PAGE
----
wrote about indiana and indianapolis specifically. and if i may read a quote, many people ask me why should this trend to elaborate here in indianapolis, and that many different answers, but then i found this great quote that says on my jokes are indianapolis. all my attitudes are indianapolis. my adenoids are indianapolis. if i ever separate myself from indianapolis, i would be out of business. what people like about me is indianapolis. so we took that as a green light to go ahead and establish the vonnegut library here in indianapolis. we have an art gallery, a museum room, a reading room, a gift shop, and i would like to share details about these rooms with you today. this is a kurt vonnegut timeline. if you would allow me i would like to read the quote at the
top of this beautiful painting which was created by the artist chris king, and by a vonnegut scholar named rodney allen. and both of these individuals live in louisiana. and the quote reads, all moments, past, present and future, always have existed, always will exist. they can look at all the different moments just the way we can look at a stretch of the rocky mountains, for instance. they can see how permanent all the moments are is just an illusion we have here on earth that once a moment is gone, it's gone forever. and something that is unique about our timeline is we actually start on the right side and move to the left rather than the left side to the right. one thing wanted to mention about this quote, we hope that vonnegut would know that while he may think, may have thought
that once a moment is gone it is gone forever, we like to think that the moment of kurt vonnegut will live on forever here at the vonnegut library. he went to cornell university. he was studying chemistry. he did not plan to go into architecture like his father. but he didn't think he would move into a science career, and discovered at cornell that he was not very much interested in doing that. so he enlisted in the army during world war ii. and i like to point out a mohair on the timeline. it's very important in the life of kurt vonnegut. and that is 1944. she is dying from an overdose probably intentional of alcohol and sleeping pills. vonnegut enters combat. is captured by germans and belgians during the battle of the bulge. in his writing in a boxcar with other american pows to dresden
in supposedly safe german city, unlikely to be bogged. so dresden was this beautiful cultural city that was not a military target. as vonnegut rode in on a train he was able to do this beautiful city, and then he was placed in a slaughterhouse where the rest of the prisoners of war were held. this slaughterhouse was "slaughterhouse-five." over here we have an exhibit that we call the dresden exhibit, that it is really his world war ii experience that became so important in his writing and his worldview later in his life. i'll start with a photo that was taken right after he was released as a prisoner of war. along with fellow prisoners. we also have his purple heart that was donated by his son,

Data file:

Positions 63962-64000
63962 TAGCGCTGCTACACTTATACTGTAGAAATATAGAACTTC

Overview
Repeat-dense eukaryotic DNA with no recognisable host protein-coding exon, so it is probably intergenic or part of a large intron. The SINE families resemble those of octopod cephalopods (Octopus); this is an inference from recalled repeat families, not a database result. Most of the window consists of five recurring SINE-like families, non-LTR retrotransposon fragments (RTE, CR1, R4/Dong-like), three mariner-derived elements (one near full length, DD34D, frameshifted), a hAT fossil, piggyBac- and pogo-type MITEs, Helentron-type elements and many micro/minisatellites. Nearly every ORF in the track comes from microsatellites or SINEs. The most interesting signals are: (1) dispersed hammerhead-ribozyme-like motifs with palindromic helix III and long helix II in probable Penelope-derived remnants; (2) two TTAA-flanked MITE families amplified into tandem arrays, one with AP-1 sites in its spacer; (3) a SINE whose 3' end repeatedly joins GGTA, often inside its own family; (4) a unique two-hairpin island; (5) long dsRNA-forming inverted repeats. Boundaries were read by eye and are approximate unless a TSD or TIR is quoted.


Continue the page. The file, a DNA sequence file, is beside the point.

mark vonnegut to us. he received a purple heart for cross bike, and mark was -- and kurt vonnegut was embarrassed to receive the purple heart from frostbite when many of his friends had suffered from physical problems and disease. we have a signed first edition of the book "slaughterhouse-five." this is important because "slaughterhouse-five" is probably the most well-known book written by kurt vonnegut, other 30 some pieces of writing that he completed, this is possibly the most famous. >> why? why was "slaughterhouse-five" famous? let me give you a bit of history about what happened to him in germany. and my impressions of why it affected people so much. vonnegut, as i read, he was taken to this slaughterhouse.
while he was in dresden, the allies bombed dresden. so his own countrymen, as well as the allies bombed the city. it was a horrible bombing. it was literally a firestorm. and tens of thousands of people were killed, and these were noncombatants. these were women and children, you know, and old people. and vonnegut, one of his tasks as a prisoner, was to go out and remove the bodies, you know, from the burning buildings. and he also was required to bury the bodies of women and children. and that affected his life tremendously. he came back from his world war ii experience being completely against war. he was searching for peaceful resolution to conflict. and other approaches to solving
problems. i will also point out the photo that was taken after he came back from the war. he got married to jane who was from indianapolis as well. this photo was taken on their honeymoon, and as you can see, he is in uniform. vonnegut and jane had three children, mark, eddy and nanette. many years later his sister alice died a day or two after her husband had died in a freak train accident. alice had four children, and three of them came to live with the vonnegut family. so they had quite a large household, seven children, and vonnegut at that time was writing books that at that time were less familiar, but yet published several books and
articles for magazines, as well as working a job as a car salesman for saab. the expense about writing about dresden and what happened to him was tremendously difficult for vonnegut. it took in about 20 years to be able to publish the book, "slaughterhouse-five." jane, his wife, had encouraged him to write it. she worked as his editor on the book. she asked questions and got clarity on issues that helped him to retrieve a lot of those memories that he had repressed. because of the family situation with the addition of more children, and the success that was coming with the publishing of "slaughterhouse-five," his marriage with jane was rocky,